syndicate financiers. This would result in a scenario that in
case of a default in the conventional part of the syndicate,
Islamic banks would have to liquidate their owned leased
assets as well to make the outstanding interest payments
on the conventional facility, even though there may be no
default on the Islamic part of the syndicate.

The above issues are tolerated in mixed syndications to allow
Islamic banks to grow and not reject an attractive financing
opportunity with certain conditions. However, these issues
should not be ignored and need to be tackled from an
operational and Shari’a perspective.

Ideally, Islamic syndication finance should not include any
conventional bank because of various Shari’a issues, which
are mentioned above. However, due to the small size of
Islamic banks as compared to conventional banks in many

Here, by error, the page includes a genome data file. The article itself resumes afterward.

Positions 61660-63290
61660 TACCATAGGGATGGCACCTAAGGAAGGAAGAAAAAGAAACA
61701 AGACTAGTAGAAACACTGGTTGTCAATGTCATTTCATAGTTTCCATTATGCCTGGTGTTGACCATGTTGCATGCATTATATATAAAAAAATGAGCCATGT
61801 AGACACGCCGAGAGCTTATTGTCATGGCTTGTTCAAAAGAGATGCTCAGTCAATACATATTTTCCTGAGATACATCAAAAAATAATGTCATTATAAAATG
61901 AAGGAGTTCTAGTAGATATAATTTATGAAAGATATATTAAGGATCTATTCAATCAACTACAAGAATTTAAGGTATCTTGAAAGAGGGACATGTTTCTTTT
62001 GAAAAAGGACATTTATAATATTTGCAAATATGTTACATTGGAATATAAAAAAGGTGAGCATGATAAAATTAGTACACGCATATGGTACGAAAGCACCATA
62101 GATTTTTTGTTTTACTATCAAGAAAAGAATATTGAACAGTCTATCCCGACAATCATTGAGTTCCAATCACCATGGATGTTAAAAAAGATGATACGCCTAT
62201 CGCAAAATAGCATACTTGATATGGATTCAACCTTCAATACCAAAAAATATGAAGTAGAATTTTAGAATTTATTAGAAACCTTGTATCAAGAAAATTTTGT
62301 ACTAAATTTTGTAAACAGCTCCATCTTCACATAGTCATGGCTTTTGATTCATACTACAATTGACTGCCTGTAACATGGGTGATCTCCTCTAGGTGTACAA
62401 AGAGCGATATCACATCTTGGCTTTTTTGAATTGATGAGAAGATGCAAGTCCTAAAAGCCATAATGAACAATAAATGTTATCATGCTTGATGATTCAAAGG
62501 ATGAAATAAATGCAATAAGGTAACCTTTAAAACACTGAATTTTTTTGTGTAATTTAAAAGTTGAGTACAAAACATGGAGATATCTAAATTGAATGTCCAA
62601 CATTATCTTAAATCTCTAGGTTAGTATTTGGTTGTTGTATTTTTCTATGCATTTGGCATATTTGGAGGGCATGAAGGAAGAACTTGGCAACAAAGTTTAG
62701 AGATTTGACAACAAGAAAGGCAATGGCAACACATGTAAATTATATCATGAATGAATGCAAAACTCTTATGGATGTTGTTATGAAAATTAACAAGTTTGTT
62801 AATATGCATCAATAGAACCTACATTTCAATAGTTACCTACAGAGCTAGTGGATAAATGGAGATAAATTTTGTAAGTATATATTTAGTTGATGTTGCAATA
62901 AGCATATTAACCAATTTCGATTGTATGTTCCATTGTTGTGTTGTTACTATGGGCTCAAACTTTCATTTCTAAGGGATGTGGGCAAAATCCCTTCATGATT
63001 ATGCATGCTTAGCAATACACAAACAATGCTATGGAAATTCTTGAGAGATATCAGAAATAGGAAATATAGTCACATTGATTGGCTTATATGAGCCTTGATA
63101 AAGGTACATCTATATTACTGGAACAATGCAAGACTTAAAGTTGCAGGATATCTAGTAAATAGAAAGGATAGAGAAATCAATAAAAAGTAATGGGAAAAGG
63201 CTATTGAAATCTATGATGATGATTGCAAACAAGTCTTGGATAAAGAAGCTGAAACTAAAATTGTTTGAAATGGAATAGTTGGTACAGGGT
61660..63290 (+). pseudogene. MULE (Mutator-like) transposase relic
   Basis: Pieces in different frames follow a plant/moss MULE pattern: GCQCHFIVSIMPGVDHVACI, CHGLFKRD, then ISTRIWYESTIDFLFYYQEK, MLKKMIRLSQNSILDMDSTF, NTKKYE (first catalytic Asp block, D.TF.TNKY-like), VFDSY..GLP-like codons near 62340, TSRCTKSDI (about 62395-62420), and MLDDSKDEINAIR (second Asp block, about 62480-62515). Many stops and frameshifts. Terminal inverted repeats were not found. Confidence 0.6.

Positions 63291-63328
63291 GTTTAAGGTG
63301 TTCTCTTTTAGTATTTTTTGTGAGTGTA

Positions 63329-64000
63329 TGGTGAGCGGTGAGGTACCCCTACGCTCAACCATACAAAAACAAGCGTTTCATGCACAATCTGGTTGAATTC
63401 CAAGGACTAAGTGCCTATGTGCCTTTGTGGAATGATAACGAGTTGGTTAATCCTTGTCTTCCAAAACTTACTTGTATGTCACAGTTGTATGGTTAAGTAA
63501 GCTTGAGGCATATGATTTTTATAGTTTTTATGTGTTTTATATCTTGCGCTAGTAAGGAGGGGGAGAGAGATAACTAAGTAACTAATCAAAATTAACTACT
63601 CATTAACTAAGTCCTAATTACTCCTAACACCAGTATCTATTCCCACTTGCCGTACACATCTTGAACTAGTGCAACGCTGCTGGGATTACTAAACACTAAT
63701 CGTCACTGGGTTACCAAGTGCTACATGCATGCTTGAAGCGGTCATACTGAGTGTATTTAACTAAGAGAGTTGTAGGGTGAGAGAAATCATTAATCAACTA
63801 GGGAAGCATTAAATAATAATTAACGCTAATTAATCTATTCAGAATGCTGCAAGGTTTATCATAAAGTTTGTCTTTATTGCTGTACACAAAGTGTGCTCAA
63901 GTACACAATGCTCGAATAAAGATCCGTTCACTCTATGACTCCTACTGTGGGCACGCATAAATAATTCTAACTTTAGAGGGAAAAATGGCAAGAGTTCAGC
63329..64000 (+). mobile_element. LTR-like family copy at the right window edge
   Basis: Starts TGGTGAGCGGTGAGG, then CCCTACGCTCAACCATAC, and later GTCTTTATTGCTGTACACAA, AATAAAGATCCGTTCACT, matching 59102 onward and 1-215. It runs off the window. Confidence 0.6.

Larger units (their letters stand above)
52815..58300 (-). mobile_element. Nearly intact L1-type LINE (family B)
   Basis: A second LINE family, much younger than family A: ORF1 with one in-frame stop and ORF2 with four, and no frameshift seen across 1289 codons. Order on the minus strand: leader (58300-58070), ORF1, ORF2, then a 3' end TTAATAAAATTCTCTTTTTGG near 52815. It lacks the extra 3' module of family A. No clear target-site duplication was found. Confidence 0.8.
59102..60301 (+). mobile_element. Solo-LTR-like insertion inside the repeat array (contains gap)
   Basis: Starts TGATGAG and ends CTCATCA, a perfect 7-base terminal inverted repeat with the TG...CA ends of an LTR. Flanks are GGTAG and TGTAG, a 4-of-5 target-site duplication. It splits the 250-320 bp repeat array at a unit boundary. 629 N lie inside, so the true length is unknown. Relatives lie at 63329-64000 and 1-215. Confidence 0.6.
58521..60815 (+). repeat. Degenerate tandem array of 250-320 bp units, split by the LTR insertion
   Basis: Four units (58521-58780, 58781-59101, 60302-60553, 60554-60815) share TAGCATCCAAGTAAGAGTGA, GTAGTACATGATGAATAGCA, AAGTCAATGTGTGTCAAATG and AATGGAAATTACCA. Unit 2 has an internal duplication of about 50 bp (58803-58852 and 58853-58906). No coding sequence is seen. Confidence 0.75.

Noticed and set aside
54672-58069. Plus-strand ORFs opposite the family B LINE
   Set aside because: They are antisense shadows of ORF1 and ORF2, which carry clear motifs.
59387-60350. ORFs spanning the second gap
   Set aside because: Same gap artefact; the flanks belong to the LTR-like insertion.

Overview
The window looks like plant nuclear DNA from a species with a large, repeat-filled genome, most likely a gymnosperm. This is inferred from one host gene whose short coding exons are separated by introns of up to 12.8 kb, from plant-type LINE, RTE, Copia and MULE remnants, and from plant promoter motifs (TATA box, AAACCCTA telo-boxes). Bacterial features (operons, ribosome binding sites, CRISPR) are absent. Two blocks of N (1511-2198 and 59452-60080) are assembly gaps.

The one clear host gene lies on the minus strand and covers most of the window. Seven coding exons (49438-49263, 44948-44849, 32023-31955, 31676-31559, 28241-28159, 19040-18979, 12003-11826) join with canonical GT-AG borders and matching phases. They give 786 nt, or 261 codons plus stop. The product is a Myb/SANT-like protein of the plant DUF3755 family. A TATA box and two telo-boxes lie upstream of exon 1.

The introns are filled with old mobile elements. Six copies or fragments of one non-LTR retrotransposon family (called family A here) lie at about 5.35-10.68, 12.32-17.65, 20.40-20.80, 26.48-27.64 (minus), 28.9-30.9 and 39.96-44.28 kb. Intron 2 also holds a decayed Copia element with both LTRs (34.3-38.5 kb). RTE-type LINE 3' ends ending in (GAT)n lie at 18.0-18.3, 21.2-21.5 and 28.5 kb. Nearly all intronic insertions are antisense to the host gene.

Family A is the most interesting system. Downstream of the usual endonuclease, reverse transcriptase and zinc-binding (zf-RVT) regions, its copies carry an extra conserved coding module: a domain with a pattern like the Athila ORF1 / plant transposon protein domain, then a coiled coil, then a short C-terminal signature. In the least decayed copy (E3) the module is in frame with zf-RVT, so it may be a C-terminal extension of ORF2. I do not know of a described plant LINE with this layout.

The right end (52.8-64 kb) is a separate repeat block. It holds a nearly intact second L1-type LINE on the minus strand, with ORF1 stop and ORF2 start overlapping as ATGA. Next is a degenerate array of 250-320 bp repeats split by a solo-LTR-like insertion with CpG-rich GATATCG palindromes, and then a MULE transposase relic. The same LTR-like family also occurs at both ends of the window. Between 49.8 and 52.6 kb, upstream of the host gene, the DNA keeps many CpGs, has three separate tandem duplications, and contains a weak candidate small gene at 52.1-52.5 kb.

jurisdictions, it is not possible for Islamic banks to make
syndication of a group of Islamic banks to carry out the
funding on their own. Deciding not to finance would mean
losing an opportunity to fund an attractive project and
hampering the overall growth of Islamic banking.

As a solution, Islamic banks have the option to involve
conventional banks in such syndications while ensuring that
the underlying transaction involves an Islamic structure for
all participants of the syndicate including the conventional
banks. However, in most cases either the conventional banks
do not agree to such an arrangement or they are restricted
by regulations to do any form of Islamic banking business
without appropriate licensing from the regulators, which in
turn leaves the participants with only one option that is to
have mixed syndications having Islamic and conventional
legs.

The author is the Head of Products and Segments at an Islamic
Bank in Oman. He has been involved in the structuring of
various sukuk issues and syndications. He may be contacted at
sulemanmuhammadali@gmail.com. The views expressed by the
author are personal.